Bridging the gap between colloidal and granular rheology
In suspension rheology, size matters. Many concentrated industrial dispersions, e.g. chocolate and ceramics, feature complex particle size distributions spanning several orders of magnitude in diameter. The particles, which may have complicated shapes and interactions, can range in size from <100 nm to >100 micron. At the high volume fractions involved subtle changes to the size distribution can have profound implications for the flow behaviour. It is therefore surprising that even for the simplest case of monodisperse repulsive spheres the effect of particle size on rheology is poorly understood. Most prior work focuses on two regimes at opposite ends of the size spectrum: colloidal (diameter<1 micron) and granular (>>10 micron) particles. There are fundamental differences between these regimes and it is not clear how to relate the two, or what happens for particles of intermediate size.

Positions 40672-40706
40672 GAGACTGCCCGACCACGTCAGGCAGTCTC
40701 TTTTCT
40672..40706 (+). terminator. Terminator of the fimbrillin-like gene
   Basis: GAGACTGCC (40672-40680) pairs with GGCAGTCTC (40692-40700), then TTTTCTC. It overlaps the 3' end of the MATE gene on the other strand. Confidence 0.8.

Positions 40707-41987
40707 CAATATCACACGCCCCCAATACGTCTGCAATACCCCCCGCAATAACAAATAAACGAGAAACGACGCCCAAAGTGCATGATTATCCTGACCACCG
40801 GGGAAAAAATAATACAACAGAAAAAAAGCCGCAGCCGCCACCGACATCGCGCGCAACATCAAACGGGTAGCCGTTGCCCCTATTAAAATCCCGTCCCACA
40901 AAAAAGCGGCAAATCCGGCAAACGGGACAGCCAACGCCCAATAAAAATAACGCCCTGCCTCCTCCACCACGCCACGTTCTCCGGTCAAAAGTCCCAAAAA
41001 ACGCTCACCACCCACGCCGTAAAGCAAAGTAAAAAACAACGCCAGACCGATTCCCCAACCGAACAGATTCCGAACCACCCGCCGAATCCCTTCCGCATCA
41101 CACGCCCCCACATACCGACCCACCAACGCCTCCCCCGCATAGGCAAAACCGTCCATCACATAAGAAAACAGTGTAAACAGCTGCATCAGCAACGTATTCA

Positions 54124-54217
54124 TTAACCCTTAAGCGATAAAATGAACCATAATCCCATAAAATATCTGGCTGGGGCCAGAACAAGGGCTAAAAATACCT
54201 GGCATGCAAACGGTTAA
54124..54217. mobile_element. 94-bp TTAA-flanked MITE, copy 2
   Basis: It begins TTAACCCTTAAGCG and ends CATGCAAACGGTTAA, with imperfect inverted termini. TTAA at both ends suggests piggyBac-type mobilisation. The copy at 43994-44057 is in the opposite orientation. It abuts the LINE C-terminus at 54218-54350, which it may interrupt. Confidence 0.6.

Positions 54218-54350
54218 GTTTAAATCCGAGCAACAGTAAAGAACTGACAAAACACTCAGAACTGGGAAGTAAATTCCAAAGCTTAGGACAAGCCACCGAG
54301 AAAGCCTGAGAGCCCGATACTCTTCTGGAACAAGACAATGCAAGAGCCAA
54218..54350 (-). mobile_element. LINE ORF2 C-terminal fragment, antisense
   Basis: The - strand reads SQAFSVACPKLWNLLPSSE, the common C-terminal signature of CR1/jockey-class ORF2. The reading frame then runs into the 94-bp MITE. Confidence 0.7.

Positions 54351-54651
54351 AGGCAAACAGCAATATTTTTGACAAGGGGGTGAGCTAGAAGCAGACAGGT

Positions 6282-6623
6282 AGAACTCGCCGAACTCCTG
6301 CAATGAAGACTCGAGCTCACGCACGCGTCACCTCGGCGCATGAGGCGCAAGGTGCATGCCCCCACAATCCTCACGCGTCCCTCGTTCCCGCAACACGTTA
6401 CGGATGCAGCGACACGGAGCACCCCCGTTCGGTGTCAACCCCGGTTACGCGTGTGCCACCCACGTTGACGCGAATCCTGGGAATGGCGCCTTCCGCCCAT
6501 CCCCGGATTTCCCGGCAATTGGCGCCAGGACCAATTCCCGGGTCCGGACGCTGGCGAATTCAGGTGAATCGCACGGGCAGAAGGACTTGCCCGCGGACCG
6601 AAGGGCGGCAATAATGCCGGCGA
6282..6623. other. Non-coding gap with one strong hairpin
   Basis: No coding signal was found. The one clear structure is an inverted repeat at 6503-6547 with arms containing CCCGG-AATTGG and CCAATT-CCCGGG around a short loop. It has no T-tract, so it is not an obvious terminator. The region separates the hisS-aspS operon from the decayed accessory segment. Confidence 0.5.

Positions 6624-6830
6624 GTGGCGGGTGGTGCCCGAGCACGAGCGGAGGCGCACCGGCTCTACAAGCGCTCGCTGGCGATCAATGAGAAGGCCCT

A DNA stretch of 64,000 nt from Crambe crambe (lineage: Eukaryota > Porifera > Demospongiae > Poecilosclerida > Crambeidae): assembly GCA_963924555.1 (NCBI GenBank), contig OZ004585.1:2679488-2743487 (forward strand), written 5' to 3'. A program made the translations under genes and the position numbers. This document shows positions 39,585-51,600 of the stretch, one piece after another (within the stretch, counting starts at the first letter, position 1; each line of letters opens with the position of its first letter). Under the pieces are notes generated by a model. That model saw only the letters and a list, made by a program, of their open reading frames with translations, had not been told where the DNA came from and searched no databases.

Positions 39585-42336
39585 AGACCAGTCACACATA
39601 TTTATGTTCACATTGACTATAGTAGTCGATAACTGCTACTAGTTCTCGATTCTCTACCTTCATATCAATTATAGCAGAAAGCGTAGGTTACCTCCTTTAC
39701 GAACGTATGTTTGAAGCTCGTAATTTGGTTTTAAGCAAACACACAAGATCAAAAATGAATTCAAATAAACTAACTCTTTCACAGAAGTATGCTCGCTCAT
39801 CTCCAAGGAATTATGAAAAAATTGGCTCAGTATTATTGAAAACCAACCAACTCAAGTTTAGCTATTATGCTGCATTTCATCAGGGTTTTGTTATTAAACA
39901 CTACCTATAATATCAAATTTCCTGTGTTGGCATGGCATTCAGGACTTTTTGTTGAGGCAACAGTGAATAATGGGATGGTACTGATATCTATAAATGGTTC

Here I present our work on bridging the gap between colloidal and granular rheology. The transition between the two is related to a well-known (but not entirely understood) phenomenon: shear thickening. This represents an important first step toward understanding the multimodal dispersions common in industry.
This is a weekly series of informal talks given primarily by members of the soft condensed matter and statistical mechanics groups, but is also open to members of other groups and external visitors. The aim of the series is to promote discussion and learning of various topics at a level suitable to the broad background of the group. Everyone is welcome to attend..